Nature's contribution to the global economy is estimated to be US$125 trillion per year, while over 50 percent of the world's GDP (US$44 trillion) is moderately or highly dependent on nature and its services.1 Yet, investors, businesses and policy makers continually fail to recognize nature's true worth in their decisions and practice. All businesses depend on nature and its services either directly or through their supply chains, and those businesses that are highly reliant on nature are considered 'most at risk' from the consequences of nature degradation and biodiversity loss. Business and investment activities can directly and indirectly drive nature loss, which creates risks — and opportunities — for business and society. In order to continue to survive and thrive, we need to protect and regenerate our natural assets.

What are nature-related risks?

Nature-related risks are the potential threats to a business or investor from its impacts and dependence on nature. These can be physical, transition and systemic risks, both shorter-term financial risks and longer-term risks.

  1. Physical risks arise when natural systems are compromised, due to the impact of climate.
  2. Transition risks result from a misalignment between a company or investor's strategy and management and its changing regulatory and policy landscape.
  3. Systemic risks arise from the breakdown of the entire system rather than the failure of individual parts.

What are nature-related opportunities?

Nature-related opportunities are positive outcomes for businesses and/or investors and nature, as a result of avoiding or reducing the impact on nature, or restoring nature.

Nature-related opportunities can occur:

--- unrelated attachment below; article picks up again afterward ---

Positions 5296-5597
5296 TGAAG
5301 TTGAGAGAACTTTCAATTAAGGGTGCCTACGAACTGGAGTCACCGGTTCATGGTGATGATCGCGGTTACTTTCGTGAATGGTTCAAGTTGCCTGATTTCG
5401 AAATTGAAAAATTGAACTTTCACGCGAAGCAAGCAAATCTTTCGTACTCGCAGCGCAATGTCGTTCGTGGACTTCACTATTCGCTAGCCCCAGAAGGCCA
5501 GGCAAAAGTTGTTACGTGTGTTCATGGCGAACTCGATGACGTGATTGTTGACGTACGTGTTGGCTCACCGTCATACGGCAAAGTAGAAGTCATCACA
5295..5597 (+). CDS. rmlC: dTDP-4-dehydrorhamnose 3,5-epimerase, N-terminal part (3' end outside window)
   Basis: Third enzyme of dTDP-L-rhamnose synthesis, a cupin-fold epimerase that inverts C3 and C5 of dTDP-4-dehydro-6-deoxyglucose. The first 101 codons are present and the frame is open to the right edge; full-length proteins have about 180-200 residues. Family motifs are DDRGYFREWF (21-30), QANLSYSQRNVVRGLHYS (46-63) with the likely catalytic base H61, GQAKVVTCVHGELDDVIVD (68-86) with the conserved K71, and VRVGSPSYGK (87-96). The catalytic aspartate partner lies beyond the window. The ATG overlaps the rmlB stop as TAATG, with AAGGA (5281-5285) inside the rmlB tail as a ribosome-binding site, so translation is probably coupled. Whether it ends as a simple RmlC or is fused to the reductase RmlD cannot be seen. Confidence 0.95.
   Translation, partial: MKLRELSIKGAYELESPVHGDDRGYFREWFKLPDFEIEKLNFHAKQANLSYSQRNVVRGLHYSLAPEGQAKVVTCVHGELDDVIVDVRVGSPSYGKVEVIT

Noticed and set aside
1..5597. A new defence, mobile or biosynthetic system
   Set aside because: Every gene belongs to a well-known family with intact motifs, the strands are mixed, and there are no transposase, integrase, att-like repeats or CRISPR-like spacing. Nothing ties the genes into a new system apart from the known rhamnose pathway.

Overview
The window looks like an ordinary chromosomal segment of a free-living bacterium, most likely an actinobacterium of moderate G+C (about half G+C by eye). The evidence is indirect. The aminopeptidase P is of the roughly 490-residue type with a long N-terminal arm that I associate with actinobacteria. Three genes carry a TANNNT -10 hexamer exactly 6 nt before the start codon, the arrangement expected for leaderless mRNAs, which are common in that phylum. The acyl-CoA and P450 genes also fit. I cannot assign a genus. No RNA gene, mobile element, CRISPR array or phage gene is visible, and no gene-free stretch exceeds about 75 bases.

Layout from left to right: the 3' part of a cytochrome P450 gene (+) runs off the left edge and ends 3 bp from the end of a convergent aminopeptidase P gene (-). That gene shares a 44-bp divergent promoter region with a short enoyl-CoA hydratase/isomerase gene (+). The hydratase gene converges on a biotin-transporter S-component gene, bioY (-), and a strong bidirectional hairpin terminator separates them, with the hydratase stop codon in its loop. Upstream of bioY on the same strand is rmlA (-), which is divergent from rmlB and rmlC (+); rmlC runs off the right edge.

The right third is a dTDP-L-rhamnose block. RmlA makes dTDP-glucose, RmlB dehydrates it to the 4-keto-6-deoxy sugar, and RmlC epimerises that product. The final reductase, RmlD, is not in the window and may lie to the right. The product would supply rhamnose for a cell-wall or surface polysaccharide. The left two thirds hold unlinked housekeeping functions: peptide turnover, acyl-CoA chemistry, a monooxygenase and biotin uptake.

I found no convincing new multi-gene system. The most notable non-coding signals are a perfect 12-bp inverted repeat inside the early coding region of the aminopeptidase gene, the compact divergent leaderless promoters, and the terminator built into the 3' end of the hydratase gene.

1. when businesses mitigate the risk of natural capital and ecosystem services loss and;
  2. through strategic transformation of business models, products, services and investments that actively work to halt or reverse the loss of nature, including implementing nature-based solutions or supporting these solutions through financing or insurance.

What do you need to do now?

  • Educate and plan: Build internal capability and competence. Assess your organization's capacity for assessing, managing and reporting on nature-related risks and opportunities, and develop a clear plan for managing these risks and opportunities, including setting targets.
  • Evaluate your nature-related impact and dependencies by starting to test and pilot the TNFD framework and the LEAP process. Prioritize your evaluation, and focus on specific activities or business lines where nature-related risks and opportunities are most material.
  • Engage: Begin targeted engagement with companies, investees or supply-chain partners to understand the state of nature-related risks and opportunities in portfolios and operations.
  • Review, pilot and test: Review and comment on the draft framework on the TNFD platform and provide feedback on the beta version via the TNFD digital pilot testing platform at www.tnfd.global. Agree the scope of a possible pilot test before deploying resources and time. Consider an initial desktop-testing exercise to help inform the scale and scope of more intensive pilot testing exercises.